Artibus et Historiae no. 86 (XLIII)

2022, ISSN 0391-9064

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HERBERT MORRIS - Nicolas Poussin’s Winter: The Poetry of Darkness and Light (pp. 145–171)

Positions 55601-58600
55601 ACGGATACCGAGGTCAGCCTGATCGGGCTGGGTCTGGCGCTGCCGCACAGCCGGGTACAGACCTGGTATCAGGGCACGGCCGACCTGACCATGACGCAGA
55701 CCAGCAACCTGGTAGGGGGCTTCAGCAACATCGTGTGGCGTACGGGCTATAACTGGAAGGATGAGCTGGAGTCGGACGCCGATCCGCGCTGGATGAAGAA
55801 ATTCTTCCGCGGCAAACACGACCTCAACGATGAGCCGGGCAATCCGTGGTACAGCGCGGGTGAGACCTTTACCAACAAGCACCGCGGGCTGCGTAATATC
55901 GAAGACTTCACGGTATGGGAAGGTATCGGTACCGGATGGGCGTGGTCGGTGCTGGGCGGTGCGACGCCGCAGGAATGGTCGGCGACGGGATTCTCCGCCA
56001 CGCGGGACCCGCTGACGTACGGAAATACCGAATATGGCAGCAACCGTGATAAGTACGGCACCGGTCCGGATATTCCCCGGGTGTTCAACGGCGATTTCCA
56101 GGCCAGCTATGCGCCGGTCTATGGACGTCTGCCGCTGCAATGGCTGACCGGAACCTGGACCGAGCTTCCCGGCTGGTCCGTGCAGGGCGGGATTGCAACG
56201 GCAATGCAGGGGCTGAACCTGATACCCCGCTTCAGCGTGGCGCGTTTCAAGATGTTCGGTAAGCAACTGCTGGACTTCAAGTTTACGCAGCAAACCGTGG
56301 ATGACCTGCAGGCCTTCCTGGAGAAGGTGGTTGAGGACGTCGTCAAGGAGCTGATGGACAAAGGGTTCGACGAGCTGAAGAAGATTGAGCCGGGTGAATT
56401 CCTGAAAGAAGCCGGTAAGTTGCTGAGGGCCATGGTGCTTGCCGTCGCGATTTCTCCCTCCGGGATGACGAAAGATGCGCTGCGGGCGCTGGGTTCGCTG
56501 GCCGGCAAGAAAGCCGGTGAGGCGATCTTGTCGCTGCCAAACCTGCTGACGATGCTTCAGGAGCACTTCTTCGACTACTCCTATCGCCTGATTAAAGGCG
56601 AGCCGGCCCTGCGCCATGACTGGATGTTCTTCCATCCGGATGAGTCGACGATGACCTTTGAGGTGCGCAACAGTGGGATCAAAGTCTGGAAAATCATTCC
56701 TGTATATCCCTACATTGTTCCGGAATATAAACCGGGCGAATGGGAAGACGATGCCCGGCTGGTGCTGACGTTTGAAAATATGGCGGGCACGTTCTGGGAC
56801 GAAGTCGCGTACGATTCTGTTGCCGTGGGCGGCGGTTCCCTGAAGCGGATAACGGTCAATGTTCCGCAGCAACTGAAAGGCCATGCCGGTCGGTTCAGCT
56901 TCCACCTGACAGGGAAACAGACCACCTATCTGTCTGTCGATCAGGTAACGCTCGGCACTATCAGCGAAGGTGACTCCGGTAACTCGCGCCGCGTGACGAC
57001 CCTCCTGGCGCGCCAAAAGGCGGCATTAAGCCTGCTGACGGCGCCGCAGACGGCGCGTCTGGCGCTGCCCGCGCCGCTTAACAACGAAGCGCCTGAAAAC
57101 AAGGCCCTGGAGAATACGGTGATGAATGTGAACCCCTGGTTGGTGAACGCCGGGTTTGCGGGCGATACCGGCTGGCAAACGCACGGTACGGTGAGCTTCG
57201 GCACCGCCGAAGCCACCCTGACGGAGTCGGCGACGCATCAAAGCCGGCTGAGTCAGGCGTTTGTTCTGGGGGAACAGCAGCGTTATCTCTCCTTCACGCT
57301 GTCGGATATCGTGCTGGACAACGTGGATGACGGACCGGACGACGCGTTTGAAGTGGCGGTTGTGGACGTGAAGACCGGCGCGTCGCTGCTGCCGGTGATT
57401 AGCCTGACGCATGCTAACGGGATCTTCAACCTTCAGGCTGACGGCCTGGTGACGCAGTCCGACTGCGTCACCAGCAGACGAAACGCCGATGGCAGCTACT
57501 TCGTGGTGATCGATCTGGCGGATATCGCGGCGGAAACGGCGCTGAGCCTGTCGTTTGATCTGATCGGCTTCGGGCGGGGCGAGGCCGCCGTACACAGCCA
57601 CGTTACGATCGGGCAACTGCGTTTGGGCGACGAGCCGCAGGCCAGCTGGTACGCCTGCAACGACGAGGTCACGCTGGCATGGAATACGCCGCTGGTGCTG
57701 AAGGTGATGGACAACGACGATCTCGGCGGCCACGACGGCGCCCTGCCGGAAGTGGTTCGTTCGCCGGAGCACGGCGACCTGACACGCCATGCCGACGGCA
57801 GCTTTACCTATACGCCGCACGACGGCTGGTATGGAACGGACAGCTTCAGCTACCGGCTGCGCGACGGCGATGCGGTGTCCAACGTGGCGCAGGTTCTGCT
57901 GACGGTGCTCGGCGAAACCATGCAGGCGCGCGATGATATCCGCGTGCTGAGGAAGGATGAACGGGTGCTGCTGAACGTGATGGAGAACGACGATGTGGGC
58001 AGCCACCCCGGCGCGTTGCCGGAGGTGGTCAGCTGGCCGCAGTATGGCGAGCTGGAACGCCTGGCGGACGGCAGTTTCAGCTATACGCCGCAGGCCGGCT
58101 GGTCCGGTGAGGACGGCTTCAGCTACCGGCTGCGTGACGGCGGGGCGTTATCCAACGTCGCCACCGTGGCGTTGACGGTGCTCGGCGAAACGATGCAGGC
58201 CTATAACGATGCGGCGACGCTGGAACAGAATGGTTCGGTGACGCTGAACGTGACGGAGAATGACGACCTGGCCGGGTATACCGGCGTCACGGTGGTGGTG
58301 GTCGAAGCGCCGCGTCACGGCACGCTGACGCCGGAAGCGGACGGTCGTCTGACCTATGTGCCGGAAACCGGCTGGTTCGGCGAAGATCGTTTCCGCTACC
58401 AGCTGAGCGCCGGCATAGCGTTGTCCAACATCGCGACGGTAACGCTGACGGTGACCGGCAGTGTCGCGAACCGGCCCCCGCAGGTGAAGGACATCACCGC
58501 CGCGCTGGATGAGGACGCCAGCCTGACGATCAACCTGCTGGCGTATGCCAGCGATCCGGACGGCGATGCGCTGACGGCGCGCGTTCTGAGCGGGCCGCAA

An interpretative consensus on the meaning attributable to Nicolas Poussin’s masterpiece, Winter, has been reached by art historians, especially in the twentieth and twenty-first centuries when serious concern with interpretation arose. This interpretative perspective has the following features: 1) the painting is a pictorial representation of the Biblical story of Noah and the Flood; 2) symbolically, it represents the Last Judgment, those aboard the ark prefigure those who gain salvation, those in the lower portion of the painting, the damned; 3) the painting is, then, to be seen as representing a single time period, the time of the Last Judgment; 4) no significance is attributable to any of the human figures apart from their being damned. This essay challenges every one of these interpretative claims by closely examining the illumination in the painting and several of the human figures. The painting represents two time periods, the Old Testament in the upper portion, the New Testament in the lower portion. The essay concludes that the currently accepted claims cannot be sustained, and it offers a new interpretation that takes seriously the so far neglected lower portion of the painting.

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